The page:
[Mar. 21.]85. Petition of the East India Company to George Duke of Buckingham, Lord High Admiral of England. Are thankful for his Majesty's gracious care of the Company and for his Grace's favour for having with the consent of his Majesty and State granted and redoubled commissions to the captains of his Majesty's ships in the Narrow Seas for seizure of the ships of the Netherlands East India Company till justice were rendered for that bloody murder at Amboyna and losses sustained. That for the better effecting of this design the Company, to their great charge, employed a pinnace at sea, and gave the captains seasonable intelligence of the very instant wherein the Dutch ships would pass by; which ships passed by accordingly, yet the captains, contrary to their trust, did not so much as weigh anchor, but frivolously excused themselves; which omission, tending so much to the dishonour of his Majesty and kingdom, and the ruin of the Company's trade by the Dutch, who will now be more insolent than ever, enforces petitioners to pray that the captains may be called to account for this breach of commission. Endorsed by Ed. Nicholas, That the King's ships must have power to use any warlike means to stay the Dutch ships, and stand off between the Downs and Isle of Wight. That the East India Company must send three ships to reinforce the King's ships. That one of the King's ships must for this service be appointed Admiral. That if my Lord give such large commissions to the captains of the King's ships it must be under the King's hand or broad seal. That now the King's ships in the Narrow Seas are foul, and to come up to be rigged, and that if any be appointed it must be some others of good strength. R. 21° Martii, 1624(–5). 1½ pp. [East Indies, Vol. III., No. 70.]
March 21.86. Sec. Conway to Carleton. The King keeps his resolution to receive or take satisfaction for the Amboyna business; and now the East India merchants have a great complaint against four of his Majesty's captains, that lie in the Downs, for not executing their directions upon seven ships of the States, which have passed by, not with standing that some deputed from the merchants did call upon the captains, by showing them the time and the easiness of the work. How the captains will answer it, he knows not well; but if they should receive a reprimand for this they will be too forward upon the next occasion. That offence would be happily taken away by the wisdom and justice of that State. [Extract from Corresp. Holland.]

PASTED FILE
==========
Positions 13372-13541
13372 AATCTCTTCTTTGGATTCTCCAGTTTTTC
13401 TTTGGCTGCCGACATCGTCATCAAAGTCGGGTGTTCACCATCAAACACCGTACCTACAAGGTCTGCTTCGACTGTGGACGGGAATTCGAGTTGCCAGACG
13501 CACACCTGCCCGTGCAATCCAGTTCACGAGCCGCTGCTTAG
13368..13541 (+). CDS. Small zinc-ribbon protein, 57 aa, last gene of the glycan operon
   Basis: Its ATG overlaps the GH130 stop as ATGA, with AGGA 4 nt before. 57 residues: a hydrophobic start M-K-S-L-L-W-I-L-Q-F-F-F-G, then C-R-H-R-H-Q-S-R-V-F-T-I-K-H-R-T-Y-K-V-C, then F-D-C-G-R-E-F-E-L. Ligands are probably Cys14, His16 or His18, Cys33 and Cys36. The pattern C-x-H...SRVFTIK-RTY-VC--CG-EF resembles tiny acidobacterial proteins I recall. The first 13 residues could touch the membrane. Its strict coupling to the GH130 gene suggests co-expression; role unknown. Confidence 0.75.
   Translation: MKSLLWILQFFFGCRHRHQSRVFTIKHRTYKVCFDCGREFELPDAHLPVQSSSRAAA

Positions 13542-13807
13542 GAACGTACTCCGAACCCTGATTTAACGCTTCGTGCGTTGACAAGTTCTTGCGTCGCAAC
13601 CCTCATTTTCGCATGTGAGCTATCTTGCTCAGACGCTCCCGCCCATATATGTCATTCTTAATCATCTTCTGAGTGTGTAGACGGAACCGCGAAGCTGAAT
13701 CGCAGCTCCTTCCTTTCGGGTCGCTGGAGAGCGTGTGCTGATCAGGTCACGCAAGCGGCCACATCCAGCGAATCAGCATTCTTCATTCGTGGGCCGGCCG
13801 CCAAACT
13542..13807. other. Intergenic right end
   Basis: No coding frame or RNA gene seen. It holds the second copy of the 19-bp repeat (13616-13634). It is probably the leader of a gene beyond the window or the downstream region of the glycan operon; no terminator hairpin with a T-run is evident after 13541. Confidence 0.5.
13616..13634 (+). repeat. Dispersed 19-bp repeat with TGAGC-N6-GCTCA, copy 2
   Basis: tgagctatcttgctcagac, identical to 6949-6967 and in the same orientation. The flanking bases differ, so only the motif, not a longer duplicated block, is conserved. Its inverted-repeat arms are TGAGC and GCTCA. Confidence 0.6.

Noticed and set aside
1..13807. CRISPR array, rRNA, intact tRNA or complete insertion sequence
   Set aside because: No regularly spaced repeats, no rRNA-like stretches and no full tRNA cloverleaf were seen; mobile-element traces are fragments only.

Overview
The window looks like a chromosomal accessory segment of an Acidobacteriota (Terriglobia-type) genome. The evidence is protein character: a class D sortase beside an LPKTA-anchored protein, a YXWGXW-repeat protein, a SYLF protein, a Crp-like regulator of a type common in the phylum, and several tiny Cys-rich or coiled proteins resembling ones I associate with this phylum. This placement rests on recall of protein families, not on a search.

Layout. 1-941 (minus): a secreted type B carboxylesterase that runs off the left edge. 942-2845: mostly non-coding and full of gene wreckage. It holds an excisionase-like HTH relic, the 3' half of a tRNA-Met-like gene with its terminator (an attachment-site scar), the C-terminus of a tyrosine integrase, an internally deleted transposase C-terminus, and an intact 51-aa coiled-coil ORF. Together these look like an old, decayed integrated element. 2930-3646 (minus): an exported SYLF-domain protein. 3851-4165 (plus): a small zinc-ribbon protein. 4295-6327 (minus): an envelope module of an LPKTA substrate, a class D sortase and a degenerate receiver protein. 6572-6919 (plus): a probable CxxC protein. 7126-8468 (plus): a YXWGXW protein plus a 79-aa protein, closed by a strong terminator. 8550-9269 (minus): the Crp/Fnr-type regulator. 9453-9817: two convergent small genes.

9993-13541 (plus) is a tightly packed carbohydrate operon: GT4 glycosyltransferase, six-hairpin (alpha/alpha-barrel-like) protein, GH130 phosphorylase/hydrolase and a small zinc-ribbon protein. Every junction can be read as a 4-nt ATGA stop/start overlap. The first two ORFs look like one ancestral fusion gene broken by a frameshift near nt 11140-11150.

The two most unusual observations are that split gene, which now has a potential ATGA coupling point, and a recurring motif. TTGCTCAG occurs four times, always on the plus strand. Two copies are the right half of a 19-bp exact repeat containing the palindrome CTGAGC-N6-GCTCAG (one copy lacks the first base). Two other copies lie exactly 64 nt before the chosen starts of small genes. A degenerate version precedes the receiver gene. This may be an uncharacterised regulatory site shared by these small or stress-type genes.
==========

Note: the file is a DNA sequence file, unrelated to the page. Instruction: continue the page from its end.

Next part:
March 23.87. Court Minutes of the East India Company. The ships having had very foul weather about the Downs lost their boats, besides other damage, it was thought there might be time to send 100 or 120 cloths down. Question whether to send "strained cloth" or not; it was conceived that a cloth of 32 may well be stretched to 36 but nothing was concluded. Concerning the payment of Mr. Martin's debt. Petition of Susan, widow of Edmund Withers, to sue Buckle in the Company's name at her own charge. 2¼ pp. [Ct. Min. Bk. VII. 382–384.]
March 24.
The Hague.
88. Sir D. Carleton to Sec. Conway. Finding all his letters and Sir Will. St. Leger's instructions to insist upon the business of Amboyna as the "remora" to all his Majesty's resolutions; whereas whatsoever is demanded by way of satisfaction, "is either in fieri or in facto" so far are they from denial of justice. And as for delays they are not wilful but depending upon the constitution of this State, consisting of so many colleges and assemblies, and those so necessary to have causes of this nature pass through, that it is no more possible otherwise to proceed than to make a clock strike in due time without the motion of all the wheels. If due time be allowed doubts not but all will succeed to his Majesty's contentment. [Extract from Corresp. Holland.]